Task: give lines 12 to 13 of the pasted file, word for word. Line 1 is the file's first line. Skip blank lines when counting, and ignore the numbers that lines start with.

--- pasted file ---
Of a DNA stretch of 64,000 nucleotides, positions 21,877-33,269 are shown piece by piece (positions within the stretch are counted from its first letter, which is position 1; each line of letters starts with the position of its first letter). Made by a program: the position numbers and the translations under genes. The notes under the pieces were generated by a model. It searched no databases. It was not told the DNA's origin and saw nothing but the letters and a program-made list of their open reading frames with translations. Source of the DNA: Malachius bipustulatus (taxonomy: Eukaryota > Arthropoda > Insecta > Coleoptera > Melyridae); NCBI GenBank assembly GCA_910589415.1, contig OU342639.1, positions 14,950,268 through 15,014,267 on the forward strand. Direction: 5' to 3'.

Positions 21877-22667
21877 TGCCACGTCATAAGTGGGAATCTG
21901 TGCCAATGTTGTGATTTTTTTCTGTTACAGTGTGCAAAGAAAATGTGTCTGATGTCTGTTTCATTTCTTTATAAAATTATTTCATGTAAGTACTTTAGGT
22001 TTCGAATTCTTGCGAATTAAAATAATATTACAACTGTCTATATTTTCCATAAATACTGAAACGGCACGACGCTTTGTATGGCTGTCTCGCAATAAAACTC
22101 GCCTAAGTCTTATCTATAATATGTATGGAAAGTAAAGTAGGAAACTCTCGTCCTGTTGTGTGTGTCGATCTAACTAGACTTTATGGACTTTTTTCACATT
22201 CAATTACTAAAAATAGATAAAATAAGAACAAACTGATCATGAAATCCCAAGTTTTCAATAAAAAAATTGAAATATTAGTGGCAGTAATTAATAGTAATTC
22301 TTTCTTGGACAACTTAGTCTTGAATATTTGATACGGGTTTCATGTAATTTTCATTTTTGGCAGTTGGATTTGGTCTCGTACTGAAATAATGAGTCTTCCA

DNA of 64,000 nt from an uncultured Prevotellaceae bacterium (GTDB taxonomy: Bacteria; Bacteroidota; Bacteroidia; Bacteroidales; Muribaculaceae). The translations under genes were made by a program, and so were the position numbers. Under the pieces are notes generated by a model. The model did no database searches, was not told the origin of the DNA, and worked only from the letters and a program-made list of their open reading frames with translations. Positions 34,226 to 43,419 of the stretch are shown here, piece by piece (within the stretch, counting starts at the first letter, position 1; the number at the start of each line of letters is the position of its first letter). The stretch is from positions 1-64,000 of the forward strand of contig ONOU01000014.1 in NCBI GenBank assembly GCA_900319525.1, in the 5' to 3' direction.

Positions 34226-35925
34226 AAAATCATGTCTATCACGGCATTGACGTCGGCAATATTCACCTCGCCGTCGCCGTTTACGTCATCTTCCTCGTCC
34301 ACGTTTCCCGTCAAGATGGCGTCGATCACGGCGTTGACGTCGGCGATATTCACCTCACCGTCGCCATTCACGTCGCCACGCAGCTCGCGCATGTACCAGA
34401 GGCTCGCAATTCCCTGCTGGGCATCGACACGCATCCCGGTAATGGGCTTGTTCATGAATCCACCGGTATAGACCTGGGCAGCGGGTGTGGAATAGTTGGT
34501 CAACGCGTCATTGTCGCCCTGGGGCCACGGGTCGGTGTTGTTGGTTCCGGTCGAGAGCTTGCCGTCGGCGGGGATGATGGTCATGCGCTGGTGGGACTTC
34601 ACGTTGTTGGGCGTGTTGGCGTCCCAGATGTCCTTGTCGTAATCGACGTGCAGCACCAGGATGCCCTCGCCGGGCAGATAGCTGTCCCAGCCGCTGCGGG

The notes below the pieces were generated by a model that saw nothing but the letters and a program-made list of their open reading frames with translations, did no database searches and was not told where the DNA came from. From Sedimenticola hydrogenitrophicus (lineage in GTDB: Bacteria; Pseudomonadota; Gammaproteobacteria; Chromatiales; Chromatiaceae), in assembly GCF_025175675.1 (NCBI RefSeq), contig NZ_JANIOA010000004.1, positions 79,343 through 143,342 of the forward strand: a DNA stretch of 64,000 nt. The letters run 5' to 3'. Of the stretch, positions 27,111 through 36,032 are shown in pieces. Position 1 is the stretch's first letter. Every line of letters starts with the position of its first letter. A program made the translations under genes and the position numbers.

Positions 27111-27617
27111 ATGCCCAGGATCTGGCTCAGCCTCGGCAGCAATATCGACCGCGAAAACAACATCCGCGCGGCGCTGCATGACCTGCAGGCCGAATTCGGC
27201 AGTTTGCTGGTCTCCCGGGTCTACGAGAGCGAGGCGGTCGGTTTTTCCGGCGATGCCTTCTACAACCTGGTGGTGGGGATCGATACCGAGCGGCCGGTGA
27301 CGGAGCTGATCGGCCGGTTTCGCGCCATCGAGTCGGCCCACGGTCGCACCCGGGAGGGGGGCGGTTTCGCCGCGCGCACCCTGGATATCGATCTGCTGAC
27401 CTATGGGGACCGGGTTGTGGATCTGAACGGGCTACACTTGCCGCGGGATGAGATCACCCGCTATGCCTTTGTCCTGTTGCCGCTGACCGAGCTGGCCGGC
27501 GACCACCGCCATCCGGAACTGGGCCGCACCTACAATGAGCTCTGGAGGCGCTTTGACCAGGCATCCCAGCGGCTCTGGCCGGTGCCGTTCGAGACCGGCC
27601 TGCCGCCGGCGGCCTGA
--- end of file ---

34301 ACGTTTCCCGTCAAGATGGCGTCGATCACGGCGTTGACGTCGGCGATATTCACCTCACCGTCGCCATTCACGTCGCCACGCAGCTCGCGCATGTACCAGA
34401 GGCTCGCAATTCCCTGCTGGGCATCGACACGCATCCCGGTAATGGGCTTGTTCATGAATCCACCGGTATAGACCTGGGCAGCGGGTGTGGAATAGTTGGT